Hand infections can cause severe problems that persist even after the infection has resolved, such as stiffness, loss of strength, and even loss of tissues such as skin, nerve and even bone. Thus early and aggressive treatment of hand infections is essential. When seen early, some infections can be treated with antibiotics, local rest, elevation and other nonoperative measures. However, even after a day or two, many infections can cause severe problems, unless treated with a combination of antibiotics, surgical drainage, and removal of infected or dead tissues. Any drainage or pus should be sent for laboratory testing to determine the type of bacteria causing the infection and the appropriate antibiotic for treatment. Infections resistant to commonly used antibiotics are increasingly common (known as methicillin-resistant staph aureus infections, MRSA, see Figure 1). They may require comprehensive care rendered by hand surgeons, infectious disease specialists, and hand therapists.
A paronychia is an infection of the cuticle area around the fingernail (see Figure 2). Acute paronychia is caused by bacteria, and presents with redness, swelling, pain, and later with pus. Early cases may be treated with soaks and antibiotics, but if pus is seen or suspected, drainage by lifting the cuticle and/or nail, or lancing the area, is required also. Chronic paronychia is caused by fungus, and the cuticle area becomes just mildly red and swollen, with scant or no drainage and mild tenderness. It occurs in people whose hands are frequently wet, such as bartenders. It may be treated with special medication and reduction or elimination of the constant exposure to moisture, which promotes this fungal infection. On occasion, surgery is needed to remove infected tissue. It is commonly mistaken for a bacterial infection. Prolonged treatment is common with chronic paronychia. Acrylic nails are known to harbor a variety of bacteria and can aggravate a nail bed infection.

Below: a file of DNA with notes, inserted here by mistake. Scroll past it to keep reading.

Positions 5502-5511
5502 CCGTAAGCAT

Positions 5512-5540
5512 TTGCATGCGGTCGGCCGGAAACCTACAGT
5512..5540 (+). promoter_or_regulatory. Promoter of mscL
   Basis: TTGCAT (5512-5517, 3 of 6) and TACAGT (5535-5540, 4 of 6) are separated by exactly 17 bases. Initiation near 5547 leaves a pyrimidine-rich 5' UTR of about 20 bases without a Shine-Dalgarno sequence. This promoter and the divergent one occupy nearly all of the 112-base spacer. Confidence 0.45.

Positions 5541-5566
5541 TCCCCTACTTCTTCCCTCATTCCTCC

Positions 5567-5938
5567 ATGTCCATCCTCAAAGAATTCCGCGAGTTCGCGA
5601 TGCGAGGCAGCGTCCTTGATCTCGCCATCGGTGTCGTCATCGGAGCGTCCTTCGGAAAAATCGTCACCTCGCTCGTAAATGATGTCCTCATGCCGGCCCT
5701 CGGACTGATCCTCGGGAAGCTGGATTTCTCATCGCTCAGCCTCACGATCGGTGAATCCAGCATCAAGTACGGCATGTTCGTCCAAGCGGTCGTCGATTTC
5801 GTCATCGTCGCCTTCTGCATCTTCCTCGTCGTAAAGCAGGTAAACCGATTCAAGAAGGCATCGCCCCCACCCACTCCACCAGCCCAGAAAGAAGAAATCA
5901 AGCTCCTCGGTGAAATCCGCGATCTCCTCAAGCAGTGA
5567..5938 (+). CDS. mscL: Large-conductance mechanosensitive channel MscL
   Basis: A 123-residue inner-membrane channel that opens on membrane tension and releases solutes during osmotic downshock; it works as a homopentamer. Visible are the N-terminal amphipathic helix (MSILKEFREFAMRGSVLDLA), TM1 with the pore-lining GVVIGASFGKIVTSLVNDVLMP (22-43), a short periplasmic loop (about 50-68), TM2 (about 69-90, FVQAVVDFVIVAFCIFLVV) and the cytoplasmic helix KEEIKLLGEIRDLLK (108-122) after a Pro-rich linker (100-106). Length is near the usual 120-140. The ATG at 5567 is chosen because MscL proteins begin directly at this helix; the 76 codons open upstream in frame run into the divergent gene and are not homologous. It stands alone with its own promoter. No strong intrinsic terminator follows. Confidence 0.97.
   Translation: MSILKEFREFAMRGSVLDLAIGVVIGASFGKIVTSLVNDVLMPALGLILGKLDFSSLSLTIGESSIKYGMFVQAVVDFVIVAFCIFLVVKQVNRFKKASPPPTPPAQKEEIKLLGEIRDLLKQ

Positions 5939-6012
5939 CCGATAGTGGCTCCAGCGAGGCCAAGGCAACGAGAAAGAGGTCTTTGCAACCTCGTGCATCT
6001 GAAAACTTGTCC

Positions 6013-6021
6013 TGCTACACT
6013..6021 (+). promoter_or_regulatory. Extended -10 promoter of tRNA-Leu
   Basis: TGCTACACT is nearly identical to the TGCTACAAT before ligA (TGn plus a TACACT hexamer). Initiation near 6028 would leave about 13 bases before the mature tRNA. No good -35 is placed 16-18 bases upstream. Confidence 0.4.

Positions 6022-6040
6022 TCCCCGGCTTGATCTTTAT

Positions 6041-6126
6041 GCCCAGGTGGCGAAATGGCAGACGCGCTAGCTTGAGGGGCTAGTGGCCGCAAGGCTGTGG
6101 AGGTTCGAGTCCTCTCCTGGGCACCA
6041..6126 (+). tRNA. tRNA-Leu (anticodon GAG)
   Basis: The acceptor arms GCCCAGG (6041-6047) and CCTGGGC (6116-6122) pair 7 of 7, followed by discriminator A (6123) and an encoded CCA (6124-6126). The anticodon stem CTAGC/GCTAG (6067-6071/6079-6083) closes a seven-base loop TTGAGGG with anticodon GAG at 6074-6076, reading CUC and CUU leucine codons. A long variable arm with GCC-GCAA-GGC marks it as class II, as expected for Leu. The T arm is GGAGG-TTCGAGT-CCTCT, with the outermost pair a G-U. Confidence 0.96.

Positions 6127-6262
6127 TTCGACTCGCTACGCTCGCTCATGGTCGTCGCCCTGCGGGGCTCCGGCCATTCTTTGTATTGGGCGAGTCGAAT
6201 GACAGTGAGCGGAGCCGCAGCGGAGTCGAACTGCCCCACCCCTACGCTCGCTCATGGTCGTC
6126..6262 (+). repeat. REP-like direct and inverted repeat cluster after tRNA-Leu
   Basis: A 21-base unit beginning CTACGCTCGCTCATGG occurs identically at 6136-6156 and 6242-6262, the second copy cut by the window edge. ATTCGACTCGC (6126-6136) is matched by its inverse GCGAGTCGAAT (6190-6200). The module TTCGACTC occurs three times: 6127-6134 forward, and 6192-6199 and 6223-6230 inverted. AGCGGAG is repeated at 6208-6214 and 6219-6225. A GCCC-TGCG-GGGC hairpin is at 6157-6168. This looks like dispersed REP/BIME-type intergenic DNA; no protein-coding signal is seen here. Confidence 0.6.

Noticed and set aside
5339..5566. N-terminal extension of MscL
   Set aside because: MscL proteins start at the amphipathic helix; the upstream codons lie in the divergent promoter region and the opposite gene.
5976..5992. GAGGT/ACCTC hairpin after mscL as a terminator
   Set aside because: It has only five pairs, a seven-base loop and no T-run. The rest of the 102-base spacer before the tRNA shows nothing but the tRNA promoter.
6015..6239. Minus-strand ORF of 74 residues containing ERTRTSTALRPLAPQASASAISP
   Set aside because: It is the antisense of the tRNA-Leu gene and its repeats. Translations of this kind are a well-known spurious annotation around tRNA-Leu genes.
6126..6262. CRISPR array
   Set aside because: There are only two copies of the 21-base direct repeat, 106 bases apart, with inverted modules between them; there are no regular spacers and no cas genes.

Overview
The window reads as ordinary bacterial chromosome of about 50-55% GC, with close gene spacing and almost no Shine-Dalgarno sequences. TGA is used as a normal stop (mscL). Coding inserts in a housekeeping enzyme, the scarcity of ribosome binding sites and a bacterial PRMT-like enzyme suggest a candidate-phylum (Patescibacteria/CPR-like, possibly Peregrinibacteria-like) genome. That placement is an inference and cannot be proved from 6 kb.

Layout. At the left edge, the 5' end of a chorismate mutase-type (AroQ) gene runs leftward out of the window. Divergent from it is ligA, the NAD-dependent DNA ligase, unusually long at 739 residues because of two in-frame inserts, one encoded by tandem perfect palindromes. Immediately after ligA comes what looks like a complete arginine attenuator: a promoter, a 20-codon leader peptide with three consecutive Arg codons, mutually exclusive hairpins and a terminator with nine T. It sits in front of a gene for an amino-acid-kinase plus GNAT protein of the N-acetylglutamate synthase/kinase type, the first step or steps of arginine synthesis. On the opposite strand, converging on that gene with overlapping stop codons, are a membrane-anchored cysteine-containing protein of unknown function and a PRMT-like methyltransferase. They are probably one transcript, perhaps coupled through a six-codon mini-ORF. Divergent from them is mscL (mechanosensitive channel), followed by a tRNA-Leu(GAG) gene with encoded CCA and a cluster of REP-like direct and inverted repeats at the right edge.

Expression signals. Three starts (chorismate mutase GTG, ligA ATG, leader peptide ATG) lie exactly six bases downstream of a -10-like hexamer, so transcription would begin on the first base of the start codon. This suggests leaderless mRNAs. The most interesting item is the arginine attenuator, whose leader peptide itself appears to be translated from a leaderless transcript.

A more serious and usually more painful, throbbing infection, called “felon”, occurs in the closed space of the fatty tissues of the finger tip and pulp (see Figure 3).This usually requires surgical drainage and antibiotics. If not treated early, destruction of the soft tissues and even bone can occur.
Herpetic whitlow is a viral infection of the hand, usually on the fingers, caused by a herpes virus. This is more commonly seen in healthcare workers whose hands are exposed to the saliva of patients carrying herpes. The condition, characterized by small, swollen, painful blisters, and sometimes numbness, is typically treated conservatively and typically resolves in several weeks without many after-effects.
A wound in or near a joint, or a draining cyst from an arthritic joint can cause a severe infection of the joint, septic arthritis. In just a couple of days, the joint can be destroyed by the bacteria eroding the cartilage surface of the joint. Surgical drainage is required, in addition to antibiotics. If this treatment is delayed, infection of the bone can occur, a complication that is called osteomyelitis. It typically requires one or more operations to remove infected tissue and many patients require weeks of intravenous antibiotics.